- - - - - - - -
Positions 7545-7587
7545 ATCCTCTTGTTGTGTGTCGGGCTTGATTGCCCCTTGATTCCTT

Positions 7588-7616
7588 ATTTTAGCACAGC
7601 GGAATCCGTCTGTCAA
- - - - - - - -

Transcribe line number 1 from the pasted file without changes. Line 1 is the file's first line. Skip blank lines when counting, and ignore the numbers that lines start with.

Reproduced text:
Positions 7545-7587